People’s attitudes towards and expectations of doctoral candidates have changed several times in Africa. During the 1960s and 1970s, as many colonial powers left the continent, doctoral graduates were valued as sophisticated scholars.
They were hailed as indigenous shapers of their countries’ democratic break from colonial practices. Their education was seen as being about equity, redress and autonomous voice.
My own interest in pursuing different ways of designing doctoral studies developed against this backdrop in the 1990s. At the time, South Africa was heading towards its own independence - not from traditional colonialism, but from apartheid rule.
Doctoral education as protest
The senior professors in our conservative South African faculty of education refused to support the recruitment of postgraduate students. They argued that prospective students were not prepared for this form of abstract theoretical work at such a high level. They suggested that there were more practical issues for South Africa’s teachers to deal with and insisted that pursuing a doctoral study was a “luxury” for those who should focus on their work in classrooms.
Their arguments exposed a great deal about these professors’ resistance to broadening the base of their exclusive club. They also betrayed the belief that doctoral studies should be about cloning the professors’ own world views. These attitudes led me to embrace doctoral education as a project of resistance to apartheid exclusion.
International influences brought a shift in attitudes. The global benchmarks of a quality education system were redirected towards increasing the enrolment of primary and secondary learners. Multinational institutions supported developing countries to invest exclusively in these targets.
In recent years there has been another shift. Some have argued that revitalising education in Africa relies on respecting and guarding the relationship between learning at all levels. This includes learning at universities.
This shift has seen PhD studies revalued. They can be used to develop planning systems, generate critical thinking about current practices, form the backbone for policy development and help with monitoring and evaluation.
If PhD graduates are to fulfil these roles, PhD education’s structure and form must be reformed. How can this be done?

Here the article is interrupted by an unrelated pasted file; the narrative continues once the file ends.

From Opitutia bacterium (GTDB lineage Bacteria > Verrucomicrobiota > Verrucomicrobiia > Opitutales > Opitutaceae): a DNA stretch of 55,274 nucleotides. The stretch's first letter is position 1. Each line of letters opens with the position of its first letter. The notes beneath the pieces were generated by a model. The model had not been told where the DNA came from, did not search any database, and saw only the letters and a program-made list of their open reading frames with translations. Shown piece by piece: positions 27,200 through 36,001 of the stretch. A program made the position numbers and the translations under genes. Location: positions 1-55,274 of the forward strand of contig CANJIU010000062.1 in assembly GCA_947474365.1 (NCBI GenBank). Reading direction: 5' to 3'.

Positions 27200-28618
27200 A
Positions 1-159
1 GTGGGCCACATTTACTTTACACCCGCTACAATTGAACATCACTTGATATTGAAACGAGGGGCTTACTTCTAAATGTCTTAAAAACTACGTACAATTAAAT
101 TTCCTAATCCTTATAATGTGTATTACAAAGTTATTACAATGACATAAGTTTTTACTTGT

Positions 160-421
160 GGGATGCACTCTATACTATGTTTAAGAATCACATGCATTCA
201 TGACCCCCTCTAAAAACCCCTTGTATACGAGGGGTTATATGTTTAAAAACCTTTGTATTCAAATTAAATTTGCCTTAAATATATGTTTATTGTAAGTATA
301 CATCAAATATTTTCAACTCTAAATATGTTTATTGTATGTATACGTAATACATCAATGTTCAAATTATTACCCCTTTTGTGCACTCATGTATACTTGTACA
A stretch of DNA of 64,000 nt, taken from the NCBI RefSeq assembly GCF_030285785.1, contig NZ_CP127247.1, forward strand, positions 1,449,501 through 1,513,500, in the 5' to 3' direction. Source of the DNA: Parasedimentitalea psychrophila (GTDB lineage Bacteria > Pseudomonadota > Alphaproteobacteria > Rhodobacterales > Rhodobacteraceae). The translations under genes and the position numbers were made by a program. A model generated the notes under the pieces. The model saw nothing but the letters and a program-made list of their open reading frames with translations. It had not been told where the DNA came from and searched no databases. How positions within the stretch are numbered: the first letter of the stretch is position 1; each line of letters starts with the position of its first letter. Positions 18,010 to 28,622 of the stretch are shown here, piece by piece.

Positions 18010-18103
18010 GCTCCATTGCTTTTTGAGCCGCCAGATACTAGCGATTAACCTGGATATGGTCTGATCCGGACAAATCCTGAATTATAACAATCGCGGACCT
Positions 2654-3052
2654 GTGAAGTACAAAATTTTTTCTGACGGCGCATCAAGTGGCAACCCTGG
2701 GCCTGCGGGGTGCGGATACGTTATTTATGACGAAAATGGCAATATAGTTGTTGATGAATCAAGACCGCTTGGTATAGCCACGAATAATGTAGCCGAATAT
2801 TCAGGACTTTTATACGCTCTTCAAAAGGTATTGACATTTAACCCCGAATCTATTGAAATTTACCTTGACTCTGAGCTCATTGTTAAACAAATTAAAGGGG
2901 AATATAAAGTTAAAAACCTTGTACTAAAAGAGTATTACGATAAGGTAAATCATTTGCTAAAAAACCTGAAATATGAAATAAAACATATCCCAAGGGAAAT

Change at all levels
One aspect of the system that needs to be challenged is the traditional model of a master-apprenticeship relationship between supervisor and student. Some institutions are already exploring newer models of learning that have cohorts of students working collaboratively with their supervisor. It is also becoming common to have more than one supervisor helping an individual or group of doctoral students.
Doctoral supervision relationships now span departments, institutions and borders. Partnerships have been formed between and across African universities. They have European and Asian counterparts.
For example, my institution – the University of KwaZulu-Natal in Durban, South Africa – has two such programmes. One involves the Mauritius Institute of Education. The university also offers a PhD in Higher Education in partnership with the universities of Tampere and Helsinki in Finland, Uganda’s Management Institute and Makerere University, and Yaounde I in Cameroon. These partnerships allow different institutions to share theoretical, financial and human resources.
The profile of the African doctoral student is also changing. Increasingly, obtaining a doctorate isn’t about qualifying to enter a single disciplinary department in academia. Candidates are no longer conventional students who have recently completed their masters studies in the same discipline. They are usually older and probably studying part-time while working with specific family and career path needs.
The student brings a range of practical experiences from years of service within particular fields. Often, though, they are crossing over into other areas of study. This cross-pollination can create new directions for alternative knowledge production.
New forms of doctorates have emerged to cater for such diversity. These include a professional doctorate, which draws industry, professions and academic knowledge together. Students can also pursue a doctorate by publications, such as books or monographs, or through other arts-based genres.
Universities are becoming more comfortable with the idea of a doctoral thesis that uses creative fictional writing, paintings, photographs and performing arts like dance and music.
New business, government, community and university partnerships are needed to fund and encourage these changes. Universities must create programmes, develop governance strategies and set up academic support structures to bring more doctoral students into the fold.
The future doctoral graduate must connect these multiple influences. They all compete for dominance in their present concerns and future aspirations. It is the responsibility of future doctoral education designers to bear this in mind.